In the face of unprecedented economic realities, commercial real estate owners are facing the potential for reduced capacity for an undetermined amount of time. While operators cannot simply “turn off” an entire commercial property, there are ways to leverage efficiency to reduce the utility cost burden during these times. Generally, an office building’s largest energy-using systems are HVAC (40 percent), lighting (20 percent), and plug loads (33 percent). If no one is in the building most of the day, these simple steps can help landlords immediately drive down energy use and reduce costs across these three systems: operate the building automation system on a weekend or holiday schedule with reduced hours, delayed startup, lower setpoints, and wider temperature dead-bands (while maintaining appropriate ventilation and air quality); turn off the lights in tenant spaces and common areas; and turn off and unplug appliances like televisions, monitors, printers, and kitchen equipment.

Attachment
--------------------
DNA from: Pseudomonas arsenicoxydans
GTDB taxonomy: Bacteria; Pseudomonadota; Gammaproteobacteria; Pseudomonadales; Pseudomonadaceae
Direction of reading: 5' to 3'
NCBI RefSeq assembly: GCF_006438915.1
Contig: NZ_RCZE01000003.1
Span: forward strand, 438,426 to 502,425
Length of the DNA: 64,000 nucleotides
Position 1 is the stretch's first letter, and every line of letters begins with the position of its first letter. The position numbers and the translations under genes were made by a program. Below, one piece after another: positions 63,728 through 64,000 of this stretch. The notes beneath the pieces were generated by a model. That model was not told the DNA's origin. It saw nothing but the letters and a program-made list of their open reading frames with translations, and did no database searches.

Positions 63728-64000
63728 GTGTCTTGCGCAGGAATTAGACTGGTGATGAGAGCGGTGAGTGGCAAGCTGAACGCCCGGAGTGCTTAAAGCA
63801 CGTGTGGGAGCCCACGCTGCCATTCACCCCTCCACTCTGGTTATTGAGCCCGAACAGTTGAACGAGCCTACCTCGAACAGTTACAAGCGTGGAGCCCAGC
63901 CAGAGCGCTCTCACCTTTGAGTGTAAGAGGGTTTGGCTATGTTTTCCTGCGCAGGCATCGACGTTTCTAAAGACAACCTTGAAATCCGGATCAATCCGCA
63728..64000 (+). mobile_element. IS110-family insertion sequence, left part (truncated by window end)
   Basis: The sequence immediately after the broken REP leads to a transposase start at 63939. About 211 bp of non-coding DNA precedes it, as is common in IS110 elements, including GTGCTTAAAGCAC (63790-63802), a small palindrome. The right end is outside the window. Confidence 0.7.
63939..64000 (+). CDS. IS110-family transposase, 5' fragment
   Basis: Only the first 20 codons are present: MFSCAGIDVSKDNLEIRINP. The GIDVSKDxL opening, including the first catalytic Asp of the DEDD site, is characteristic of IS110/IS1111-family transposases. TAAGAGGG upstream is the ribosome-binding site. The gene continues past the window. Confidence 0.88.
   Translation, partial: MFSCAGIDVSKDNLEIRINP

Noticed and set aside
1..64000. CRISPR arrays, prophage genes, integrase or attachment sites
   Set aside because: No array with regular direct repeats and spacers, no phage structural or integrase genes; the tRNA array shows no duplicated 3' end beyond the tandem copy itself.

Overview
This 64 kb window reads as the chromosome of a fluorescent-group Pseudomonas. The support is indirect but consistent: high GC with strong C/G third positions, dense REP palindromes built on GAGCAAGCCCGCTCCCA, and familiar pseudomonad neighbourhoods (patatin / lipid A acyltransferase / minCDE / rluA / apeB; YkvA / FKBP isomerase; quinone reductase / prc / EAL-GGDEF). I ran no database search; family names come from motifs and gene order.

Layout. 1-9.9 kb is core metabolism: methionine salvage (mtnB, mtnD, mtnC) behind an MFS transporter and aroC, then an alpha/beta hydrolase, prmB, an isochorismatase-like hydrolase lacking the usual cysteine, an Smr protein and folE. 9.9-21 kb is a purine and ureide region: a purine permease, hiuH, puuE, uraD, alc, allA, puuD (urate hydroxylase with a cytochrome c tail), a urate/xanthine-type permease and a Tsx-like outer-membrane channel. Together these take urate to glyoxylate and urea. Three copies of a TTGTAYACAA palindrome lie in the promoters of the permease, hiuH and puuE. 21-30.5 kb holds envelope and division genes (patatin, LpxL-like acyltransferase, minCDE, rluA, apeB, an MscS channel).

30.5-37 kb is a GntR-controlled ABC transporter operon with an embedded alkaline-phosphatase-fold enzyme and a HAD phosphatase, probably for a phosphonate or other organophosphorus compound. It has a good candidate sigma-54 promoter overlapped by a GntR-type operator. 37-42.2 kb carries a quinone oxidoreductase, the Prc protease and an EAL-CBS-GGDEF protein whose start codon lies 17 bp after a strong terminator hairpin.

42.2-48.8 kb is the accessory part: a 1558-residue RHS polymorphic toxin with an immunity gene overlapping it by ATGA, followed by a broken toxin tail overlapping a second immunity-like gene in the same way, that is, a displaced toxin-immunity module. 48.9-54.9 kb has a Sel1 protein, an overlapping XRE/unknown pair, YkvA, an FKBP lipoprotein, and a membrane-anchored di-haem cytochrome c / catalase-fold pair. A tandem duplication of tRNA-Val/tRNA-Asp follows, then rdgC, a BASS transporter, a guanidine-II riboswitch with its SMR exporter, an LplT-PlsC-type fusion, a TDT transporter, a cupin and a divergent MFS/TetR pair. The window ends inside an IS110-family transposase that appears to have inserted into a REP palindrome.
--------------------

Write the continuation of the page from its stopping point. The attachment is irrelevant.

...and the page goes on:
Del Mar moves to invalidate bluff resort documents
The San Diego Union-Tribune – May 5
Opponents of the Marisol blufftop resort, which Del Mar voters defeated by 59 percent to 41 percent in March, want to make sure that the developer’s unfinished environmental documents will never be used for another project on the site. The Del Mar City Council agreed 3-2 this week to consider a resolution to “close the file” on the Marisol project, including the 464-page draft environmental impact report that was prepared but never certified for the 17-acre site at the city’s northern edge near Solana Beach. The local chapter of the Sierra Club, the Surfrider Foundation, and the San Dieguito River Park Joint Powers Authority were all critical of the project and its draft EIR. “The study committed serious errors in its evaluation of geologic erosion rates in the area,” Surfrider said in its written comments, adding that as a result of the errors the resort would be built too close to the edge of the bluff.